Thursday, February 26, 2015

Resin Kit Review: Resin Modeler 1:1400 Suliban Stealth Cruiser

NOTE:  You can click on most pictures to get a larger view of them.

[Editor's Note (April 2016): This will mark my second re-write of this article.  Consider this the REFIT version of the original article.]

My next resin kit review will be focused on the 1:1400 scale Suliban Stealth Cruiser that is produced by Resin Modeller.

Resin Modeller's Recommended Paint Scheme

This ship appeared in the Season 1 finale episode of Star Trek: Enterprise.  According to Memory Alpha, "The Suliban Stealth Cruiser was a starship used by the Suliban Cabal. It was normally undetectable by Starfleet technology due to its cloaking device. Its armaments included four particle beam weapon banks. The standard crew complement was at least twenty.".

The Model

Resin Modeller's version of this ship measures in at 8cm and comes in two pieces.  Those pieces are an upper and lower half of the hull.  I interviewed Adam, the owner and operator of Resin Modeller about this ship and he shared that he was able to produce the 3D model of this ship in a couple of hours on his computer.  Since the top and bottom are identical, it was a matter of copy a paste once he finished one side of it.  He then sent off the 3D model to a profession 3D printing company to make his master for the molds.  I personally am a big fan of these sorts of kits.  They come off looking and feeling very clean and crisp.

If you are interested in reading more about this model right from the source, or wanting to purchase it, feel free to go HERE.

DeepSpace Pat's Paint Scheme

NOTE: The eye hook is NOT part of the kit.  I added that because a majority of my models are hung up on a book shelf to conserve space.

I'm happy to say that at this point in time, I started taking pictures of my build process so it helps me better remember how much or how little work was involved in building the kit.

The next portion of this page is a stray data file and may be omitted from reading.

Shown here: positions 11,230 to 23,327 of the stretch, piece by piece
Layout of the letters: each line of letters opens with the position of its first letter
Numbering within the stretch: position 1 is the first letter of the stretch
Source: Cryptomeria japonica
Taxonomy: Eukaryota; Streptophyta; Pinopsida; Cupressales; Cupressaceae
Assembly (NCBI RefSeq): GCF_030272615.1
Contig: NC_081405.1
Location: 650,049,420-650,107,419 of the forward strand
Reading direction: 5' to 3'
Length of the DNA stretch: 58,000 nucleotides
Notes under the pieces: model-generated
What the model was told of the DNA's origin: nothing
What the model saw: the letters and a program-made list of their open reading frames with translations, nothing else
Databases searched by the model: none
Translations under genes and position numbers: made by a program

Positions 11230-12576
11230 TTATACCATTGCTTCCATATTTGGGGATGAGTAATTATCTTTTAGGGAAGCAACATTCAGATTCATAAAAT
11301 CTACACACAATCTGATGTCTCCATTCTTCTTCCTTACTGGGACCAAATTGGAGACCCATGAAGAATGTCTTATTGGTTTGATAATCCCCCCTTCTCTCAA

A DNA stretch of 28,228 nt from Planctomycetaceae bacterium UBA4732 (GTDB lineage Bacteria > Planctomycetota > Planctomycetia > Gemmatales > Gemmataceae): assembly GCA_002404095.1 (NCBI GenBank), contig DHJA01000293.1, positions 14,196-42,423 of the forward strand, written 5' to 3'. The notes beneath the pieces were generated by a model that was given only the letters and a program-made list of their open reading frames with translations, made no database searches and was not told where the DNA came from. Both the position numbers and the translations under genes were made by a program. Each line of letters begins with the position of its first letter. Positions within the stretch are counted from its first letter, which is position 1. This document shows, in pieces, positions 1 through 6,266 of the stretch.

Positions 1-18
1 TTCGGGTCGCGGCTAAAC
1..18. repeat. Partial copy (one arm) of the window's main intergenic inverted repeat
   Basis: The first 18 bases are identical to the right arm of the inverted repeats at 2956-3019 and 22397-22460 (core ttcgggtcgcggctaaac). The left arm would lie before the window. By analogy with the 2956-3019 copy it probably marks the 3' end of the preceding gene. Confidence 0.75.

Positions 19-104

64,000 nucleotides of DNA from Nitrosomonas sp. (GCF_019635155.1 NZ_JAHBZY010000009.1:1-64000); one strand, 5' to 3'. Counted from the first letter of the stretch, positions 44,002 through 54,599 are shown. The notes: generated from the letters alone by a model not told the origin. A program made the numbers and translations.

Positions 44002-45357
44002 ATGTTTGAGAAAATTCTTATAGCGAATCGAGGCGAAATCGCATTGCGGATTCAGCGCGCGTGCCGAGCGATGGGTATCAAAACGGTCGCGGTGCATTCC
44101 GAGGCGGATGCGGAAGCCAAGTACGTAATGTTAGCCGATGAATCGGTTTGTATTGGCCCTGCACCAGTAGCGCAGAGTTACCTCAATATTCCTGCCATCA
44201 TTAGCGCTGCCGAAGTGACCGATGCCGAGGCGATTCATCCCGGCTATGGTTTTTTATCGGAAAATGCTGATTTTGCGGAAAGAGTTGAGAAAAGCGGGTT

Normally, you would think that it is a simple task to just glue an upper and lower half of something together.  And, normally, that would be true.  HOWEVER, when you are dealing with resin kits in general, you will often find that you are now in a completely different universe.  I will reiterate at this point, that the difficulties I am about to discuss are not completely the fault of the garage kit maker.  They are issues that you are going to encounter from time to time simply because of the material we are dealing with.

In order to get my ship to the state that you see in the above picture, I needed to do a bit of trimming.  There are lots of nooks and crannies along the edges of the ship and the engine manifold in the back also creates a few difficulties as well.  

The two halves required a bit of shaving on thier flat side to allow them to fit flush together.  This was because of the way these had to be cast.  Looking the kit over, there really was no better way that Adam could have cast these without running into a bunch of air pocket issues, thus taking away from the crisp look of the finished product.

I'm sure that more experienced modelers would have been able to do it with more ease.  In the end, I still needed to do some putty work to give the ship that seamless look around it's edges.

On that note, if you are new to resin kit building, you may wish to not skip over the bottom of this article as I give links to some helpful tips on gluing and seam filling.


Once I got her cleaned up and put together, the rest of the process went quick.  There are not a lot of tough to reach areas that require special painting.  You pretty much paint her all one color and then add a few minor painted on details here and there.